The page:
April 21, 2003


The Rules for Covering Brutal Dictatorships Aren't Black and White (Ethan Bronner, 4/21/03, NY Times)
Covering totalitarian states forces a journalist to act in compromising ways. Anyone who has reported from such countries knows that it is one of the most challenging tasks a journalist faces, involving daily calculations over access, honesty, freedom of movement and fear of reprisal. Some governments assume a foreign journalist is a spy. The way they treat you forces you to act like one. [...]

One solution is to report only from the places where the story is accessible. In the Middle East, this usually means Israel. But those who complain about CNN would certainly complain if it or other news organizations produced even more stories about Israel and still fewer about the countries around it. Coverage from the region already suffers from a terrible imbalance on this score.

I was a Middle East correspondent through much of the 1990's, and while I never faced a choice as agonizing as the possible death of an employee, I did struggle with complex dilemmas. In 1994, I wrote a short article about the marriage of President Hafez al Assad's strong-willed daughter, Bushra. She wed a politically ambitious man of whom her father disapproved, something I learned from people who knew her. Officials at the Syrian Information Ministry screamed at me over the telephone and barred me for about 18 months, saying I had shown disrespect for the president and his family. Did I make the right decision to write it? I'm not sure. I told readers something they didn't know. But at what cost to my coverage? If I had saved that interesting but not significant little story, might I not have gained more information on later visits about more important things in Syria? But would I not be betraying my readers and my mission by withholding information?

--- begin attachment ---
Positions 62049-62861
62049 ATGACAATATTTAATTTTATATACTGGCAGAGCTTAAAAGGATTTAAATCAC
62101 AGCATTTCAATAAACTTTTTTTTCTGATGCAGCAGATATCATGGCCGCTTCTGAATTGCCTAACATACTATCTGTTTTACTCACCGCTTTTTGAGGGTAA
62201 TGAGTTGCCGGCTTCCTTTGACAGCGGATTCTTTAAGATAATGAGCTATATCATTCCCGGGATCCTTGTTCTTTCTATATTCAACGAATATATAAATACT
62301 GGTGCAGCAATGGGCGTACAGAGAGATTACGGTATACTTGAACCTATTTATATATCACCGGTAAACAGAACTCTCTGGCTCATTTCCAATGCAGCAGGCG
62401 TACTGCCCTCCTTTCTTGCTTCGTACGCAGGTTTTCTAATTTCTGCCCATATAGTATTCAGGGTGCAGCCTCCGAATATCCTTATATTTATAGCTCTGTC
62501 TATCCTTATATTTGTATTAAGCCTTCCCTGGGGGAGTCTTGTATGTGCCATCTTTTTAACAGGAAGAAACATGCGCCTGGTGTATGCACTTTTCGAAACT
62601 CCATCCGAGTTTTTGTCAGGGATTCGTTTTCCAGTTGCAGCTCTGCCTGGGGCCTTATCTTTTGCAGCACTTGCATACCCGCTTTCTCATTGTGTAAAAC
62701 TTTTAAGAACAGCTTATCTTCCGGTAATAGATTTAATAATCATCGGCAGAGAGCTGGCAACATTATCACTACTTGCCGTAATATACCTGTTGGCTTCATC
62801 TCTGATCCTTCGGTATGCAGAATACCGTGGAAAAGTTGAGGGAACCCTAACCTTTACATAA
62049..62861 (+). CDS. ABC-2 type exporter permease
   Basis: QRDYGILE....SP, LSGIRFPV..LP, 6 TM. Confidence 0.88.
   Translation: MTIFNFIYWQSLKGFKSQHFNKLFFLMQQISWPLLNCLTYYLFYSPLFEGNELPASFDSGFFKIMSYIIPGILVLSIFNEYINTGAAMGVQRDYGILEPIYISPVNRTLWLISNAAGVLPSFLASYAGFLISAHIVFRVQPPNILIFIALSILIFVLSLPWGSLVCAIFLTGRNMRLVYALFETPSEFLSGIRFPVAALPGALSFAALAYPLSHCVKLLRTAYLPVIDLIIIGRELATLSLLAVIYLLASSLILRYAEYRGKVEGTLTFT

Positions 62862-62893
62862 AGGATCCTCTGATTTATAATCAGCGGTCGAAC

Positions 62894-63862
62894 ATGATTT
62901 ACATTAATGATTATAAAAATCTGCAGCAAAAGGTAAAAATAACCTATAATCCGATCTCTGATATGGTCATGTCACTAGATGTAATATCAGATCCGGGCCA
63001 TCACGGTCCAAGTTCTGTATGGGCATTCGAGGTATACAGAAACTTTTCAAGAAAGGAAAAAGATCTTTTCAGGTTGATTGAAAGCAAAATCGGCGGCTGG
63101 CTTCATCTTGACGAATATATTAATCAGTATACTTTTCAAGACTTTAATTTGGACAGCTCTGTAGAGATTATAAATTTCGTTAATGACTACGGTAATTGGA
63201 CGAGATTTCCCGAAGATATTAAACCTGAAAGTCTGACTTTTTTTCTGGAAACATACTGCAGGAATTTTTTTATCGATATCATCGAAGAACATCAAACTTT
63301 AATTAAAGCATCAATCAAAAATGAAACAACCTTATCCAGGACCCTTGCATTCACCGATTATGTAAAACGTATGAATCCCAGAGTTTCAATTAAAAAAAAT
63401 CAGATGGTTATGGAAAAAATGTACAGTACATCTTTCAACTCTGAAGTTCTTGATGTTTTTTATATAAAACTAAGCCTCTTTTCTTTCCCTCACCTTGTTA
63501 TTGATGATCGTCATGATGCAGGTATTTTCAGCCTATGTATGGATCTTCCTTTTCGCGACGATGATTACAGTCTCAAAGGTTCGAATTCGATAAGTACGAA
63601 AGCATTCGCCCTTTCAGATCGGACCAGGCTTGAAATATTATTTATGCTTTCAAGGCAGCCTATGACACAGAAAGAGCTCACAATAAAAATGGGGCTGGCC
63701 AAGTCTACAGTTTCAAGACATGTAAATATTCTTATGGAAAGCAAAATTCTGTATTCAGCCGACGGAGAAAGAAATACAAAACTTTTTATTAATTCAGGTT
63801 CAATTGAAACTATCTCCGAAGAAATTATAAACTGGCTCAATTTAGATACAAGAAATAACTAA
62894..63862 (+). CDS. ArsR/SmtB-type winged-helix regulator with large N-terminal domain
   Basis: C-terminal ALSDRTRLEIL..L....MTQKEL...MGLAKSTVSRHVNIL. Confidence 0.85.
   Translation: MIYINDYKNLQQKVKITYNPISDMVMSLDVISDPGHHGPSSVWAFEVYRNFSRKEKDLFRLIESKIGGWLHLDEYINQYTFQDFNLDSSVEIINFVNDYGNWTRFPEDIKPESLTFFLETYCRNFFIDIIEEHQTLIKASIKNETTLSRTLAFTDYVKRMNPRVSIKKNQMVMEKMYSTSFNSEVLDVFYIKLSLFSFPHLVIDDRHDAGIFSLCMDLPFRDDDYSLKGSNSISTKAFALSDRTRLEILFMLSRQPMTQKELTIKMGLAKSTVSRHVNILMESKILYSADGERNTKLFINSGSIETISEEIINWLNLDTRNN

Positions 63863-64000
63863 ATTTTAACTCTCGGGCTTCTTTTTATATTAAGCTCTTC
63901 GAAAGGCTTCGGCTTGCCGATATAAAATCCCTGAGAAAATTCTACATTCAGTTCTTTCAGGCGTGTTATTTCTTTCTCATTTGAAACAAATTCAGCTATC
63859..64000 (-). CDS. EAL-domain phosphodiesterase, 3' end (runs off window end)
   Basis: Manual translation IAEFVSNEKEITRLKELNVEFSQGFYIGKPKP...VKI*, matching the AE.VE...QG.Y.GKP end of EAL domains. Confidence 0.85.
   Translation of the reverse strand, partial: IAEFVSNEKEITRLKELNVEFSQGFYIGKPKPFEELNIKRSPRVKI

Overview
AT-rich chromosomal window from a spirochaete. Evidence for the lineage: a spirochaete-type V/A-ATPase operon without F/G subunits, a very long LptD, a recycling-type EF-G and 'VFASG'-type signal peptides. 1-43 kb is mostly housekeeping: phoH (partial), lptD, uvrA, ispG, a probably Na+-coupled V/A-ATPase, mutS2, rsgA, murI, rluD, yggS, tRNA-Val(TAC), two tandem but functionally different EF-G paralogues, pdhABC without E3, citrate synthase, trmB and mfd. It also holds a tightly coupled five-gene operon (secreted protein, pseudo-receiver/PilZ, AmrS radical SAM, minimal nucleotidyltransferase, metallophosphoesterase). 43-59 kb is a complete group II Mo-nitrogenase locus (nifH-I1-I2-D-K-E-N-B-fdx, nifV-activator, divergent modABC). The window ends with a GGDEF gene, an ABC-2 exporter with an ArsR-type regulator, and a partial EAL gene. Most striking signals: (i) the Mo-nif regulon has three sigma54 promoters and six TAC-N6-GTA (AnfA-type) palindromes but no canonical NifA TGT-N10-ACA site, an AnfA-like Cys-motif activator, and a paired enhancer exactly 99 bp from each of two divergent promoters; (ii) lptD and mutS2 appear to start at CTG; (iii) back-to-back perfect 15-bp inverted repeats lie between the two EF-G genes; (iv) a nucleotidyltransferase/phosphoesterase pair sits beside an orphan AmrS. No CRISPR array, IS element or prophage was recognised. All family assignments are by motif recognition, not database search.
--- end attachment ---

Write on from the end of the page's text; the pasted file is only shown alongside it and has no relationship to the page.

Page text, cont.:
The fact is that each time I visited Syria or Iraq or Iran, I learned a lot — and I believe my readers benefited either from the articles I wrote from those places or broader ones later looking at the region as a whole. I was often able to move around without a minder (perhaps easier for a print reporter than one in television). There is simply no way to understand a place without setting foot in it. Yet by going there, you are forced to contend with a set of rules that are abhorrent. This is the dilemma faced by CNN and everyone else in a place like the old Baghdad.

It's easy to say Mr. Jordan and CNN made the wrong choice. It certainly allows for a comforting moral clarity. And it may be that they stepped over a line in pandering to Iraqi officials. But I, for one, would be very slow in condemning them. Anyone who has faced the choices forced on journalists in those circumstances knows exactly what I mean.